Obama's On the Air in Iowa
We've been wondering for a while when Sen. Barack Obama (D-Ill.) would start spending some of the piles of money his campaign has collected.
Now, we've got our answer. Obama is set to launch the first two ads of his presidential campaign tomorrow in Iowa, the opening move in what is likely to be an extended effort to introduce the freshman senator to voters in early states.
Both of the ads -- a 30-second and a 60-second spot -- are biographical (watch them both below). They begin in black and white with the words "The Obama Story" on screen before turning to color and cutting to snippets of his speech at the 2004 Democratic National Convention, the speech that almost overnight made him a force in national politics.
The shorter ad aims to bolster Obama's bi-partisan messaging, featuring a Republican state senator named Kirk Dillard (Ill.) praising Obama's "negotiation skills" and "ability to understand both sides."
The longer ad is more strictly biographical, detailing Obama's work as a community organizer, his stand-out years at Harvard Law School and eventual return to community organizing. Laurence Tribe, a legendary professor at Harvard's Law School, says in the ad that Obama's decision to bypass wealth on Wall Street for a job organizing at the community level was "absolutely inspiring."
The Obama campaign released little information about the extent of the ad buy other than to say it is statewide and "low level." Given Obama's outstanding fundraising in the first quarter and the widespread belief he will equal or eclipse it on June 30, he will likely have the financial resources to stay on the air in Iowa all the way through the Jan. 14 caucuses.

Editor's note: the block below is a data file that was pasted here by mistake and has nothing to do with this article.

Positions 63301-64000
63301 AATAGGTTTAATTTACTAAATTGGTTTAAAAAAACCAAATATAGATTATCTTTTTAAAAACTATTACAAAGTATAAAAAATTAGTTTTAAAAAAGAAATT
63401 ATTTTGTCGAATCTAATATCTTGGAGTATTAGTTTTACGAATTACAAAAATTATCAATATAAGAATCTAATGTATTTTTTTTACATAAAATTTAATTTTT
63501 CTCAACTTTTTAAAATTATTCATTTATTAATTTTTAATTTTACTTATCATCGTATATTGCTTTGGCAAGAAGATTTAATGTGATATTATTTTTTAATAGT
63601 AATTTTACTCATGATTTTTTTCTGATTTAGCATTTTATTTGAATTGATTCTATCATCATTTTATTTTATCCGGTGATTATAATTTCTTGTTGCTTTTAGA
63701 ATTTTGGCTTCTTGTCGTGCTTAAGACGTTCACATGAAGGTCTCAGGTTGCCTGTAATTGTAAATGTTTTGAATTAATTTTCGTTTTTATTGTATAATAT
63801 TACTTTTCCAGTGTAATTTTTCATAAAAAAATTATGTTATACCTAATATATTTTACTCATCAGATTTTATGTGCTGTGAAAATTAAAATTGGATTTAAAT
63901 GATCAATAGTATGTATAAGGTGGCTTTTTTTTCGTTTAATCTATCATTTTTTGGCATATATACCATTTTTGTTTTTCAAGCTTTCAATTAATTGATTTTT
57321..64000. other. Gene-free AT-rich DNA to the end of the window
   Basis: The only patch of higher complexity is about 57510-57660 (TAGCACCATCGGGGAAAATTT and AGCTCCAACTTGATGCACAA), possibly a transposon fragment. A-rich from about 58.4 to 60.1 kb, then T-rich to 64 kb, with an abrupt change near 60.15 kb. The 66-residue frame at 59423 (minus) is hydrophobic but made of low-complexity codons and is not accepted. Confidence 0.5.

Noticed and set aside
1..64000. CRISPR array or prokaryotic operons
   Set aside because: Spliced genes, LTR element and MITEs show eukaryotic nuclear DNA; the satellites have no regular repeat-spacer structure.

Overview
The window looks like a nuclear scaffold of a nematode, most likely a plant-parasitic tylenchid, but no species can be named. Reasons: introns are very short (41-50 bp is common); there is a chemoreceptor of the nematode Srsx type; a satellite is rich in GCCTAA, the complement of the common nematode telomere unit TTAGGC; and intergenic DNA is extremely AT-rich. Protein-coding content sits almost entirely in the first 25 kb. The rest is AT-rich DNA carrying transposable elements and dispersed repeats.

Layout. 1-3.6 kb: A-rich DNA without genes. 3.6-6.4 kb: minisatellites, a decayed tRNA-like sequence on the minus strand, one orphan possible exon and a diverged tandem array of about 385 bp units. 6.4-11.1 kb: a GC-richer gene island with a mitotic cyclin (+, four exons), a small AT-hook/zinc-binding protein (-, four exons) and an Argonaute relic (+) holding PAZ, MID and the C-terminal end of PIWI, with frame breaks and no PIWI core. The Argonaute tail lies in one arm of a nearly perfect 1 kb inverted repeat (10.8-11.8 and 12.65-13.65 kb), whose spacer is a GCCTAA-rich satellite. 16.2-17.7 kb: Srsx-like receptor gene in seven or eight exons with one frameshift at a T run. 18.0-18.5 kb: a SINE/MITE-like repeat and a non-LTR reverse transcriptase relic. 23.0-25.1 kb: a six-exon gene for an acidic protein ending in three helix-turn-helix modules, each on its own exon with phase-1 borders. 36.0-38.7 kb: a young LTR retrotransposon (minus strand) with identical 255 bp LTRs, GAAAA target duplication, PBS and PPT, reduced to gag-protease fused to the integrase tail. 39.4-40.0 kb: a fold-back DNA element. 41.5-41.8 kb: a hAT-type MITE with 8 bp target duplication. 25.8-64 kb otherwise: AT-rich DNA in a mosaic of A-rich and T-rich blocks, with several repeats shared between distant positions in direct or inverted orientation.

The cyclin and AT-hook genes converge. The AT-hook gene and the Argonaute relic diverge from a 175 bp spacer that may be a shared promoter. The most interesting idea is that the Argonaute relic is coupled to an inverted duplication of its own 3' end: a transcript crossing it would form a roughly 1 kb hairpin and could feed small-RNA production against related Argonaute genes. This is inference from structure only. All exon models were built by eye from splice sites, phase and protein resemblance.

The thrust of the ads is intriguing. By using the recurring motif of the "Obama Story" the campaign is making clear to viewers that this is the first in a series of ads designed to let them get to known the candidate better. It gives the ad campaign a sense of cohesion -- that each spot is a continuation of the ad before it. That tactic makes sense, especially if the Obama campaign plans a long advertising campaign. If folks in Iowa are going to be subjected to five to 10 (or more) ads over the next six months, it's nice to send a message at the start that they are all of a piece.
Our other observation is that the message of the 30-second ad ("even Republicans like him") seems more aimed at a general election -- or at least a primary where Independents can vote -- than a closed party caucus as Iowa is set to hold. It's a calculated risk that base voters will respond to a message of bipartisanship rather than a simple show of red meat. It will also be interesting to see how long Obama waits before turning his advertising message to the war in Iraq; his opposition to the conflict from its outset puts him in a strong position with Iowa caucus goers who tend to be quite liberal and strongly opposed to the war,.
Obama is already a major player in the caucuses if recent polls are to be believed. A Mason-Dixon survey done in the middle of this month had Sen. Hillary Rodham Clinton (D-N.Y.) at 22 percent followed by former Sen. John Edwards (D-N.C.) at 21 percent and Obama at 18 percent.
You can watch both ads below:
"Carry" (30 seconds)
"Choices" (60 seconds)
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